If you want to have the best chance of getting prospects' attention in a content-fatigued world and convince them to buy whatever you’re putting out there, you’ll need to build comprehensive buyer personas.
The starting point.
Clearly defining your ideal customer is essential to high conversions. The first thing you’ll want to do when creating a buyer persona is research your existing customers (if you have any). Ask your marketing and sales teams to see what they can tell you about their demographics and other characteristics like age, gender and occupation.
Here’s what to ask next.
What are some of the customer pain points?
A detailed buyer persona paints the picture of an individual buyer. Someone who could (and might) exist in real life. What problems or challenges are your potential customers trying to solve? What’s holding them back from success? What barriers do they face in reaching their goals?
Look at real data from current customers or interview existing ones. It’s also a good idea to check in with your customer service team to see the kinds of questions they get the most. Find out if they can help you identify patterns for groups that tend to face different types of challenges. You could even ask them to gather customer quotes that you can use to help give your audience personas depth.
TIP: If you have demographics and interest reports enabled in Google Analytics, you can pull insightful audience reports.
What are some of the customer goals?
While pain points are problems your customers are trying to overcome, goals or aspirations are positive things they want to achieve.
Those goals might be personal or professional, depending on the products and services you sell. What’s their end game? These goals might directly relate to the solutions you can provide. This is more about getting to know your customers rather than just trying to match customers exactly to features or benefits of your product.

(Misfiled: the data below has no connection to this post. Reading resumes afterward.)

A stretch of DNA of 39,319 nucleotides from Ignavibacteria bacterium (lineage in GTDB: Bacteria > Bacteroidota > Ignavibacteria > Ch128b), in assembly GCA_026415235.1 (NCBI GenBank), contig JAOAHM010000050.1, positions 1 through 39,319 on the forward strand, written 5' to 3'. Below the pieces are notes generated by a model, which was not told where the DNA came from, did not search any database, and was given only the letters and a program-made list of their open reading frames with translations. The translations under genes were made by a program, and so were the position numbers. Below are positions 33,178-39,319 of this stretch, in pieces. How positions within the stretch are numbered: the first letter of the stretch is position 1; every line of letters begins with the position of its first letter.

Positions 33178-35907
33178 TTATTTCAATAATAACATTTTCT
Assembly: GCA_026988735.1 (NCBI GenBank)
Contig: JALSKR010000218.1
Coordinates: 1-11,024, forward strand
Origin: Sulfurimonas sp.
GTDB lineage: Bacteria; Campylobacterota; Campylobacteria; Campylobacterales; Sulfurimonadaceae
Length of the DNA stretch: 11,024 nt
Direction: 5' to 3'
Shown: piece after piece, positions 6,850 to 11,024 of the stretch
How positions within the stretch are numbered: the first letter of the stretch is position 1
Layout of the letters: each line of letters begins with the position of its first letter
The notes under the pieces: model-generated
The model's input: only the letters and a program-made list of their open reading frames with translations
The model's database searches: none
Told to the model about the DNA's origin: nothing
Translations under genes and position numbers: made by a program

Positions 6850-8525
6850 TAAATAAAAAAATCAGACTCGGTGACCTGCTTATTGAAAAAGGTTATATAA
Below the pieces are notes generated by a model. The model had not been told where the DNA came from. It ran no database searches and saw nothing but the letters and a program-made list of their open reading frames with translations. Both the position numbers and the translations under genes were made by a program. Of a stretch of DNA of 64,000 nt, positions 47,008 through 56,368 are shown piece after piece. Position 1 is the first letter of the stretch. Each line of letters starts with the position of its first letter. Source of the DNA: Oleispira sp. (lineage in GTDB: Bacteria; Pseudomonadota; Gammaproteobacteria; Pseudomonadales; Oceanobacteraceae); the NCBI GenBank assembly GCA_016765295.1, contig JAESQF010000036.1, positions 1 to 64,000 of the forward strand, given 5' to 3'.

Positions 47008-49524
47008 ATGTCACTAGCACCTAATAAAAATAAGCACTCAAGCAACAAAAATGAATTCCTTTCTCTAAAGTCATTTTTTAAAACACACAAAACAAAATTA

Consider adding a pop-up survey to your website to gather customer data that can help you get to know your target buyers better. The personality that shines through in those responses can really help you flesh out your buyer persona.
Even if your personas’ goals don’t relate specifically to your product’s features, they can form the basis of a campaign or they might simply influence the tone or approach you take in your marketing.
TIP: One key way to find out is to engage in some social listening. If you don’t have any leads at all, go look at your competitors' customers.
How can you help them?
Now that you understand your customers’ pain points and goals, it’s time to create a clear picture of how your products and service can solve problems. So when you sit down to write your content, you can address these things directly.
Although it’s difficult, you’ll need to stop thinking about your brand in terms of features and dig deep to analyse the benefits you offer to customers. When you write for a large group of people, the message gets watered down because it’s trying to address too many different needs.
Ask yourself one question for each of the pain points and goals you’ve collected: what can you do to help? The answers to this question will provide the basis for your unique customer personas.
TIP: Gather all of your research and start looking for common characteristics. As you group those characteristics together, your personas will come together.
The buyer persona exercise.
Now that you’ve gathered your information, you’re ready to start the customer avatar exercise.
As you flesh out your buyer personas, be sure to describe who each persona is now and who they want to be. This allows you to start thinking about how your products and services can help them achieve their ambition.
Write down everything you know about your ideal customer and then make it easy to follow and accessible to your colleagues. There are tons of buyer persona templates, tools and generators freely available on the internet but HubSpot is my favourite.
It’s simple to use with fun avatars, sliders, dropdowns and form fields you can fill in detailing personal information as well as job specifics to generate your persona. If you’d like something you can share with the wider team and complete in your own team, we’ve created some templates with this in mind.
Get your FREE buyer persona template.
You should think about your buyer personas every time you make a decision about your business and your marketing strategy. Honour those personas and you’ll build a bond with the real customers they represent, boosting sales while nurturing brand loyalty and trust.
They’re so essential to the success of your inbound marketing campaigns that we even created resources to get you started. Go ahead and use our free templates to create your own buyer persona today.